Monday, January 22, 2001

Local Army Rangers join protest

Elite soldiers want to keep beret for themselves

By Patrick Stack and Jim Hannah
The Cincinnati Enquirer

Area residents Jeff Wayne (center) and Ken Johnson (right) show support for David Scott.
(Jeff Swinger photo)
| ZOOM |
        HEBRON — Former Army Rangers who plan to march from Fort Benning, Ga., to Washington, D.C., to protest the elite black beret becoming standard Army gear will carry a dead Cincinnati Ranger's beret during their trek.

        David Scott, 42, who came through Greater Cincinnati last weekend, and David Nielsen, another former Ranger, are marching the 750 miles in an effort to persuade President George Bush to issue an executive order making the black beret exclusive to the Rangers.

        The Army chief of staff in October announced that the black beret — a badge of honor for the Rangers — would become standard headgear for the general Army.

        On their march, the two men will carry the black beret of Pfc. James Markwell, a Cincinnati native and Ranger medic killed in Panama in 1989.

        Mr. Scott, who left the Army 12 years ago, was greeted Saturday evening by supporters during a short layover at Cincinnati/Northern Kentucky In ternational Airport. Mr. Scott was en route from Salt Lake City to Fort Bragg, N.C.

        “I'm not walking alone,” Mr. Scott told a handful of people gathered in the airport terminal to meet the former Ranger. “I'm being carried on the shoulders of so many great people who support the cause.”

        His supporters, like former Ranger Jeff Wayne, had heard about his crusade through fellow veterans, enlisted men and their families.

        “We support what he is doing,” Mr. Wayne, 32, of Lebanon said while waiting for Mr. Scott's plane to arrive. “He is not out there alone. We want him to know that.”

        Mr. Wayne, who left the Army in 1993, thinks issuing black berets to the entire Army is a cosmetic attempt at improving the morale at the expense of special forces such as the Rangers.

Elite no longer

        In announcing that the black beret would be worn by all soldiers beginning June 14 — the Army's birthday — Army Gen. Eric Shinseki called it a “symbol of unity” and said: “When we wear the black beret it will say that we, the soldiers of the world's best army, are committed to making ourselves even better.”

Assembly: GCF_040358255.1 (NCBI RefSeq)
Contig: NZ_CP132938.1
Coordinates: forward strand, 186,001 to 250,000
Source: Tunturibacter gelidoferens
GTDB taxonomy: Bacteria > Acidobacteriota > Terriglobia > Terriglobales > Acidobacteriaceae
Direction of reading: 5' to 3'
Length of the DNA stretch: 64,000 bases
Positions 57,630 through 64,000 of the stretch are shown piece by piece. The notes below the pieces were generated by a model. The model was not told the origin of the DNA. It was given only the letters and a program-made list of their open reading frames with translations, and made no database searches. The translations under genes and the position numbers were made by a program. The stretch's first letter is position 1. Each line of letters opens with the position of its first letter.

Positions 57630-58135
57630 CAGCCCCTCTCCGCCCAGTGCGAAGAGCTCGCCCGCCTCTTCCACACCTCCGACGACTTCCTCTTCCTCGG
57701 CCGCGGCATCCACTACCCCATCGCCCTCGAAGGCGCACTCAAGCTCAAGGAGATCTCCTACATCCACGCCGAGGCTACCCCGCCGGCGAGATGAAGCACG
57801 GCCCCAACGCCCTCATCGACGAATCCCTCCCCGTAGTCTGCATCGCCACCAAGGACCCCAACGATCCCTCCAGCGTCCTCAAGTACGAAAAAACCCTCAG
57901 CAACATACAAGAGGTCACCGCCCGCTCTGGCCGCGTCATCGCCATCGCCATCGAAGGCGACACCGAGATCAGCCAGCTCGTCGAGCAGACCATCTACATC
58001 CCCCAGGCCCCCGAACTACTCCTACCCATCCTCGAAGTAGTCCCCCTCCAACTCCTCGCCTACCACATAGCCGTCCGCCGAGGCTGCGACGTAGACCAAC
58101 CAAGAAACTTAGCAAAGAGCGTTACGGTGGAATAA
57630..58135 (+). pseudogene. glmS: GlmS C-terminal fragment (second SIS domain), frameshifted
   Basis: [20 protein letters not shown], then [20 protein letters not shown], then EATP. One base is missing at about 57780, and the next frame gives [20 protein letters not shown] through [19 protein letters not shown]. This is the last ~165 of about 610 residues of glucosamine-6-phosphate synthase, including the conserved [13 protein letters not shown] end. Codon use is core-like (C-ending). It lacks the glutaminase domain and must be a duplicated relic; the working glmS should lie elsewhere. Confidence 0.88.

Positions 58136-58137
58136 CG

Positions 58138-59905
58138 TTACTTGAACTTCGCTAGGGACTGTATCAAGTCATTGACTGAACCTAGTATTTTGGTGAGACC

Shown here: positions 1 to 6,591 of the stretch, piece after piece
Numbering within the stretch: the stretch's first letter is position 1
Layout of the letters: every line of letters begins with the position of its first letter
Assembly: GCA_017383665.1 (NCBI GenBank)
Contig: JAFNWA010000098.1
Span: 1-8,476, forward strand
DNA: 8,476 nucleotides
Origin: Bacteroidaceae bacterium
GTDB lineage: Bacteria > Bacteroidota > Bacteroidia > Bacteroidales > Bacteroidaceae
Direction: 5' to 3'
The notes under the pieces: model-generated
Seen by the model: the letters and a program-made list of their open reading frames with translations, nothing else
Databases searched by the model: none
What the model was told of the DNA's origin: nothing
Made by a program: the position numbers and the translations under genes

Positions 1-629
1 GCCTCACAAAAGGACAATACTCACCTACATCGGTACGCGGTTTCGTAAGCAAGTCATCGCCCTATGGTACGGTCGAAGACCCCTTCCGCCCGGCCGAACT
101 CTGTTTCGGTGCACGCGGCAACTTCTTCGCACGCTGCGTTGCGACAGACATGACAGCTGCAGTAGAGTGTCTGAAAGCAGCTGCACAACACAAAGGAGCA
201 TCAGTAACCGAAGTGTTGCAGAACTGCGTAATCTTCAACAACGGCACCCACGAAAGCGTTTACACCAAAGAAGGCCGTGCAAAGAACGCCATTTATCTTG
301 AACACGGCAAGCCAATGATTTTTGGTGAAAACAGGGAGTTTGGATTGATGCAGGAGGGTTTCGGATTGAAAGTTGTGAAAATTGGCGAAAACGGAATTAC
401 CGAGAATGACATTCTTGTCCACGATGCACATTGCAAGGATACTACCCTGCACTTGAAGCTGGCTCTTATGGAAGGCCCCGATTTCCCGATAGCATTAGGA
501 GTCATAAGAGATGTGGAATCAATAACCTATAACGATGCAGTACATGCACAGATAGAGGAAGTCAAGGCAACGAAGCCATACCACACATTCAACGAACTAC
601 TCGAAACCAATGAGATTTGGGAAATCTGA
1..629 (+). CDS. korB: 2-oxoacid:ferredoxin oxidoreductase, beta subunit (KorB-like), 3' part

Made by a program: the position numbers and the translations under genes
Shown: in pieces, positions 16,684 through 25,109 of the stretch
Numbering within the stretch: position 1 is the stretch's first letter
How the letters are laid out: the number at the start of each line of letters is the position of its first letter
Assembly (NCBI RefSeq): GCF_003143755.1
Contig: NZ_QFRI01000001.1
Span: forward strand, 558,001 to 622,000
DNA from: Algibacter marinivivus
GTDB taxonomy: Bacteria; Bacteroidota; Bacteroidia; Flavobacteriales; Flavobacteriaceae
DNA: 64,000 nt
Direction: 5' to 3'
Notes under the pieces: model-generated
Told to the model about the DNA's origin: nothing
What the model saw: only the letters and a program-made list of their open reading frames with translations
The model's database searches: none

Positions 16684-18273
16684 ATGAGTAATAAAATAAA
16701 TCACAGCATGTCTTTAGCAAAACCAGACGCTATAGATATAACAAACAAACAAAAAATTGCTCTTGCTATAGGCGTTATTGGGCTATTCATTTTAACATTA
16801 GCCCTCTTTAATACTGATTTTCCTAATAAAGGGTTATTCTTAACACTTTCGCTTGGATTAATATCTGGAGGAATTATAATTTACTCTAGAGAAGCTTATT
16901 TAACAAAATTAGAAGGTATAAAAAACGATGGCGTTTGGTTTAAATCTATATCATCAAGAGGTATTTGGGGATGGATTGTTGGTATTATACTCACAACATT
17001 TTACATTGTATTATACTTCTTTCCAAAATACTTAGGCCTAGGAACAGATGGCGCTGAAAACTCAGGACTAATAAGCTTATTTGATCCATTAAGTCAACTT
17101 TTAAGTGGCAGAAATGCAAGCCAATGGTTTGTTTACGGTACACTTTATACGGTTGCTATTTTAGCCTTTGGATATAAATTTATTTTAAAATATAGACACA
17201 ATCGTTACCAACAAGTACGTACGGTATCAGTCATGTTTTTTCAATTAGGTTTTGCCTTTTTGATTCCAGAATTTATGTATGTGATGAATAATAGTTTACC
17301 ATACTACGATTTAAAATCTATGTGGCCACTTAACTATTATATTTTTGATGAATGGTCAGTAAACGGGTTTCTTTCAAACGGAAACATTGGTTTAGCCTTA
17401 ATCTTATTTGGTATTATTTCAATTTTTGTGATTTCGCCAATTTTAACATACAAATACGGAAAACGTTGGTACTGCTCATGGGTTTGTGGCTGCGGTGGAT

The decision generated immediate controversy among current and former Rangers, who go through what some think is the Army's most rigorous training and who undertake some of its most difficult assignments.

        The Rangers trace their history to the French and Indian War, and have worn black berets since the Korean War.

        At the airport Saturday, former Ranger Ken Johnson compared making black berets standard issue to giving a degree to someone who didn't attend college.

        Mr. Johnson, 32, of Batavia, left the Army in 1991.

        Mr. Scott, an unassuming man at 5-foot-4 and about 150 pounds, said the issue has the potential to distract active duty personnel from giving their job 100 percent focus.

        “Being a Ranger is a deadly serious job,” he said. “The goal is to keep any potential negatives out of it.”

        He said a gag order has been placed on active duty military personnel concerning the black beret debate.

        “You don't suspend your constitutional rights when you join the Army,” Mr. Scott said. “This has put doubt in their hearts.”

Soldier's family involved

        “We're behind (Mr. Scott) 100 percent,” said Mr. Markwell's mother, Sandee Rouse, who lives in Jacksonville Beach, Fla.

        She and her family are lending her son's black beret to the two men during their march. Mrs. Rouse serves as volunteer coordinator for, a Web site that supports it as a Ranger symbol.

        The family formerly lived in Springdale and Sharonville, where Mr. Markwell was raised, Mrs. Rouse said. Mr. Markwell graduated from Princeton High School in 1986 and attended the University of Findlay for two years. He enlisted and began basic Army training in February 1989.

        He became a medic with the 1/75 Army Rangers and was part of the U.S. invasion of Panama, where he was killed Dec. 20, 1989, at age 21.

        The family spoke with then-President Bush in January 1990 when he came to Cincinnati. The family gave Mr. Bush a copy of Mr. Markwell's “death letter,” written before he went into battle. The president quoted the letter in his 1990 State of the Union address.

        Mrs. Rouse said when she heard about the beret order she felt obligated to join the campaign to make the black beret exclusive.

        “This beret was one of the most important things to Jim, and there was no way I couldn't support (the campaign),” she said.

        After Mr. Scott and Mr. Nielsen meet at Ft. Bragg, they will then go to Fort Benning to begin their march. On Feb. 10, Mrs. Rouse, her husband, Bill Rouse, and her daughter, Dawn Markwell, will present the two men with Mr. Markwell's beret.

        The Rouse family also plan to meet the men in Washington, D.C. at the conclusion of their march.

        The beret campaign has a broad base of support, Mrs. Rouse said. She coordinates more than 200 volunteers nationwide who have written letters and contacted veterans' groups and politicians.

        A petition on the site posted last week already has more than 4,000 online signatures, Mrs. Rouse said.


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